Home‎ > ‎Current Projects‎ > ‎

Autosense



Fall 2010 Student Project info
Contact Nathaniel Boggs, boggs@cs.columbia.edu

Overall Project Goal
Use network based anomaly detection to detect zero day web attacks via multi-site collaboration with GMU

Potential Student Projects
  • Improve project code and self monitoring in preparation for online deployment
  • Develop ongoing statistical analysis

Project Overview
A huge obstacle in cyber security is the lack of data sharing. Without knowing what new attacks attacks exist in real time, it is difficult to defend against the always evolving attacker community. The largest obstacle to sharing of information is the privacy implications as network traffic is highly sensitive. We propose that by using privacy preserving data structures attack data can be shared without compromising the privacy of normal network traffic.

Our prototype uses alerts from different sites to identify common attackers/attacks and also improve the training of anomaly detectors. We also show how a collaborative approach that combines models from different networks or domains can further refine the sanitization process to thwart targeted training or mimicry attacks against a single site.




STAND


The efficacy of Anomaly Detection (AD) sensors depends heavily on the quality of the data used to train them. Artificial or contrived training data may not provide a realistic view of the deployment environment. Most realistic data sets are dirty; that is, they contain a number of attacks or anomalous events. The size of these high-quality training data sets makes manual removal or labeling of attack data infeasible. As a result, sensors trained on this data can miss attacks and their variations.

We propose extending the training phase of AD sensors (in a manner agnostic to the underlying AD algorithm) to include a sanitization phase. This phase generates multiple models conditioned on small slices of the training data. We use these "micro-models" to produce provisional labels for each training input, and we combine the micro-models in a voting scheme to determine which parts of the training data may represent attacks. Our results suggest that this phase automatically and significantly improves the quality of unlabeled training data by making it as "attack-free" and "regular" as possible in the absence of absolute ground truth.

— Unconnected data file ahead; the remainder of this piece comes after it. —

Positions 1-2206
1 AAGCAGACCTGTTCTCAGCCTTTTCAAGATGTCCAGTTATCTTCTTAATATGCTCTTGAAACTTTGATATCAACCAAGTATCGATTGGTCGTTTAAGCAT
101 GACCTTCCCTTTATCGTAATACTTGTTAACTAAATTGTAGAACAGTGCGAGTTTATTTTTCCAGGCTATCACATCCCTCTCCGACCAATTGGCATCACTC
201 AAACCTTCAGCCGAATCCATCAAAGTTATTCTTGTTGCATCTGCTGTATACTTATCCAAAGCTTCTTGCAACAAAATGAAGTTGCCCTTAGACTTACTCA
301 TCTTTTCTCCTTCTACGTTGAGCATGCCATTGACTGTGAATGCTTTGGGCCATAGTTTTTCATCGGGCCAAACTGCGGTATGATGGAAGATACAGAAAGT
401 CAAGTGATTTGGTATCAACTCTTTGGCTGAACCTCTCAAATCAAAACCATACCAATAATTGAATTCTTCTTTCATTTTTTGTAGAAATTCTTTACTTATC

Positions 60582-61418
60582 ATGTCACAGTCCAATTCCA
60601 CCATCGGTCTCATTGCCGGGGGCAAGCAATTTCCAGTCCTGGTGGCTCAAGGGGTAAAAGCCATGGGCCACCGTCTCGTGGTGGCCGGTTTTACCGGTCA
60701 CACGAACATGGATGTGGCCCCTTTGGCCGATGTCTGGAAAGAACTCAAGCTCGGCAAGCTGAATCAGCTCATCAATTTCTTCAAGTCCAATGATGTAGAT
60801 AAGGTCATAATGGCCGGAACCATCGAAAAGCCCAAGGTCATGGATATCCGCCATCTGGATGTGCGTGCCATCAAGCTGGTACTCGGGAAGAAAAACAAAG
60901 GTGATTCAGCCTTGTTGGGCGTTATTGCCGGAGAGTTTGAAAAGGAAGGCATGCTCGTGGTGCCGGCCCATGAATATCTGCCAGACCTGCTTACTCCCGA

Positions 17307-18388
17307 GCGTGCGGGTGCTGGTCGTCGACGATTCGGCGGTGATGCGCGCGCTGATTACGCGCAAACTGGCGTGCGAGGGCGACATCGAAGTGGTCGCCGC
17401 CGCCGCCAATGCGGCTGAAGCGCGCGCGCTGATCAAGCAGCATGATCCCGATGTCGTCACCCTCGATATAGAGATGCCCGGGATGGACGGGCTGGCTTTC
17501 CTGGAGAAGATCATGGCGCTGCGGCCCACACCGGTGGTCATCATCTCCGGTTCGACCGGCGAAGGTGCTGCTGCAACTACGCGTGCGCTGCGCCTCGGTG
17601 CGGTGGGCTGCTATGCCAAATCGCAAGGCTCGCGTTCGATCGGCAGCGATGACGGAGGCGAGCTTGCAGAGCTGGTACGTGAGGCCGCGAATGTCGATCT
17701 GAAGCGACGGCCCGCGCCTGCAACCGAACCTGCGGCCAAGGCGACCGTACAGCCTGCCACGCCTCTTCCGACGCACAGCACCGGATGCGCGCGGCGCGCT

Current research sponsored by AFOSR MURI Contract: GMU 107151AA “MURI: Autonomic Recovery of Enterprise-wide Systems After Attack or Failure with Forward Correction”


Papers
  • Nathaniel Boggs, Sharath Hiremagalore, Angelos Stavrou, Salvatore J. Stolfo, "Experimental Results of Cross-Site Exchange of Web Content Anomaly Detector Alerts", IEEE International Conference on Technologies for Homeland Security, November 2010. [PDF]
  • Gabriela F. Cretu, Angelos Stavrou, Michael E. Locasto, Salvatore J. Stolfo "Adaptive Anomaly Detection via Self-Calibration and Dynamic Updating" To appear in the Proceedings of the International Symposium On Recent Advances In Intrusion Detection. September 2009, Saint-Malo, Brittany,France. 
  • Gabriela F. Cretu, Angelos Stavrou, Michael E. Locasto, Salvatore J. Stolfo, Angelos D. Keromytis "Casting out Demons: Sanitizing Training Data for Anomaly Sensors" In the Proceedings of the IEEE Symposium on Security & Privacy. May 2008, Oakland, CA. [PDF]
  • Gabriela F. Cretu, Angelos Stavrou, Michael E. Locasto, Salvatore J. Stolfo "Extended Abstract: Online Training and Sanitization of AD Systems" NIPS Workshop on Machine Learning in Adversarial Environments for Computer Security, December 2007, Vancouver, B.C., Canada  [PDF]
  • Gabriela F. Cretu, Angelos Stavrou, Salvatore J. Stolfo, Angelos D. Keromytis "Data Sanitization: Improving the Forensic Utility of Anomaly Detection Systems" In the Proceedings of the Third Workshop on Hot Topics in System Dependability, June 2007, Edinburgh, UK [PDF]
  • Gabriela F. Cretu, Angelos Stavrou, Slavatore J. Stolfo, Angelos D. Keromytis "STAND: Sanitization Tool for ANomaly Detection; Tech Report cucs-022-07, Department of Computer Science, Columbia University, May 2007 [PDF]

Comments